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MIKE PORTNOY Announces PERCUSSIVE NATION 2019 Music Camp

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Legendary drummer Mike Portnoy has just announced his MIKE PORTNOY’S PERCUSSIVE NATION 2019, a music camp where rock, metal, prog and fusion unite. Presented by Dreamcatcher Events and Modern Drummer, the camp is happening July 8 – 12, 2019 at The McCormick Scottsdale in beautiful Scottsdale, AZ and will find Portnoy joined by include a host a musical luminaries:  Gregg Bissonette (David Lee Roth, Ringo Starr All Starr Band), Simon Phillips (Protocol, Jeff Beck, The Who, Pete Townsend), Blake Richardson (Between The Buried And Me), Alex Skolnick (Testament, Metal Allegiance), Chris Broderick (Ex-Megadeth, Act Of Defiance, Metal Allegiance), Tony MacAlpine (Solo Artist, Steve Vai, PSMS), Billy Sheehan (Mr Big, The Winery Dogs, Sons Of Apollo, PSMS) and Dave LaRue (The Dixie Dregs, The Steve Morse Band, Flying Colors). A promo video for the event can be seen below.

Portnoy explains: MIKE PORTNOY’S PERCUSSIVE NATION 2019 will be the first music camp I’m heading on my own. The educational aspect has been a big part of my development as a drummer. I’ve done hundreds of clinics, pretty much on every continent. I’ve also done three instructional videos. But around 15 years ago, I stopped doing formal clinics. I’ve been more inspired over these years to do things with other musicians as opposed to doing them by myself, like the Dog Camps I’ve done with my band, The Winery Dogs.”

“I named the camp PERCUSSIVE NATION in the tradition of my PROGRESSIVE NATION events and while it’s a drum camp at its core, it’s very definitely not just a drum camp. Other instruments will be equally as involved to showcase different techniques and different styles. We’ve got guitarists, drummers, and bass players, all from different universes – metal, fusion, rock. I’d encourage all the different kinds of musicians attending to go to every class; the drummers should check out the guitar and bass workshops and so forth, it’s so important.”

“My focus is on the musical aspects of what we do, how we interact with other musicians. I think that’s so much more important than playing a drum solo by yourself for twenty minutes. That doesn’t interest me – what I’m concerned with is making music and interacting with other musicians. With that in mind, we have got quite the lineup of instructors and guest musicians, guys from all my different bands, representing all the different things I do. I’m a friend of all these guys, they’re all musicians that I both respect and admire. All of these guys are people I work with in various capacities – I play in six different bands at the moment – so the lineup really represents all the different aspects of what I do, from metal to prog to classic rock and pop. My career is all about exploring that range and diversity so I want the same thing to apply to this camp.”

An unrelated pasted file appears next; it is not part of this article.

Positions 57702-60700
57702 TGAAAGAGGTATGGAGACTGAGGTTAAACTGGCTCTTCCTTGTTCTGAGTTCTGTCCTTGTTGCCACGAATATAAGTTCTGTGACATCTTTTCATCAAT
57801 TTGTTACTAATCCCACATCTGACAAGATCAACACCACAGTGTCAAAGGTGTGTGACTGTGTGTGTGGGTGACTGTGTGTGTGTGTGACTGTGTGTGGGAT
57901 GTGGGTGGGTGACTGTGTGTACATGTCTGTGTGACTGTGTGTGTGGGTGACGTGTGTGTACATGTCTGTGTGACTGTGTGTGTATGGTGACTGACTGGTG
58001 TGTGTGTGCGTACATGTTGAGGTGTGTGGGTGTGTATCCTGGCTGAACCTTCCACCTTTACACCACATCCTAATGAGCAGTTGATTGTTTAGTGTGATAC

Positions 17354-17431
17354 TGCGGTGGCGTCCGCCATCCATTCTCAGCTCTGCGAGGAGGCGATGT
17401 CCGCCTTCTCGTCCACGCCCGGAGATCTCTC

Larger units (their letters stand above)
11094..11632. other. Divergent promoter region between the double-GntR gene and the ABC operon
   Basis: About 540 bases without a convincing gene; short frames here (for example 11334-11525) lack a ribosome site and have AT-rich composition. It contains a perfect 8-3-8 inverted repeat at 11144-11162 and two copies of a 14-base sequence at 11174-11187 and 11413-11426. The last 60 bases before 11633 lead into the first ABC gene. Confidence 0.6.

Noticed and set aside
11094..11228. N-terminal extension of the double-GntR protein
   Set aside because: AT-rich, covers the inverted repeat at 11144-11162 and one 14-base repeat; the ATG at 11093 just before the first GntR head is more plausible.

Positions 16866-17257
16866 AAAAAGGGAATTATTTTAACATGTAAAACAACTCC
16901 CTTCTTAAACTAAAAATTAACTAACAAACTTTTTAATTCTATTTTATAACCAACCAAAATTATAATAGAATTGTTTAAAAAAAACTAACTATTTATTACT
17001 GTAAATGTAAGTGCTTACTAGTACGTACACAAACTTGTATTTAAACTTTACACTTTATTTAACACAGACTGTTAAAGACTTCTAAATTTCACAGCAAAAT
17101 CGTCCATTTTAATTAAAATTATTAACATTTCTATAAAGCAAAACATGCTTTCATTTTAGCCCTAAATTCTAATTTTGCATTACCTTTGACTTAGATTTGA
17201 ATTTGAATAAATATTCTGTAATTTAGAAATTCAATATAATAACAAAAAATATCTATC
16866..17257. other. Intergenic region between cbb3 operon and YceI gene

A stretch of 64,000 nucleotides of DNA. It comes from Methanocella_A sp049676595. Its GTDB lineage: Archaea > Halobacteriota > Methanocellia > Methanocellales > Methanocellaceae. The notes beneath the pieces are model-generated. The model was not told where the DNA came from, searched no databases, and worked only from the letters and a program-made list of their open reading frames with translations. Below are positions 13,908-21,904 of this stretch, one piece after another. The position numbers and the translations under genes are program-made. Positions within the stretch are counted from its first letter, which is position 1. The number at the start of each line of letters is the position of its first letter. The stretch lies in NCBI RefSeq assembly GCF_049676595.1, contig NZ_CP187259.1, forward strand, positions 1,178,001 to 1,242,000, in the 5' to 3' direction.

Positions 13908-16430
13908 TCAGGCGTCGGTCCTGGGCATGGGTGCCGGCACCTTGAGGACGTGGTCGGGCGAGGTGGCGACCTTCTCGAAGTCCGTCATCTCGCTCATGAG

“Another thing that will make PERCUSSIVE NATION special is that it will be completely interactive. Back when I was doing clinics and instructional videos, it was just me talking, me playing, me demonstrating. But at PERCUSSIVE NATION, all the campers will be playing as well; they’ll get up and jam with my fellow instructors and me. It’s not just one person teaching the room, everybody in that room will be part of the entire event. I love that interaction. I plan on playing with all the campers and all the guests. Nighttime will be the most fun – that’s when I’ll get together with the other guest instructors to jam and put on shows, the most intimate mini-concert you’ll ever be a part of. You’ll get to see us musicians in an environment that you’d never ever be able to capture at a formal concert. Even if you don’t play anything at all, you could still have an amazing time at PERCUSSIVE NATION, you can just watch and be entertained.”

“It’s very important to me that PERCUSSIVE NATION is open to musicians on every instrument and every level of playing, from eight year olds picking up the guitar for the first time to older folks who just play an instrument for the fun of it. My camp is not just about learning to play your instrument; it’s about learning to play with others. It’s about camaraderie. Music is not about playing by yourself, it’s about working with other people – writing with other people and listening to other people. All of my work as an educator has taught me so much. You’re forced to break it down, to really analyze what you’re doing, so you learn from it as well. Getting questions from the students forces you to look at yourself and what you’re doing – it’s educational for everybody, including myself.”

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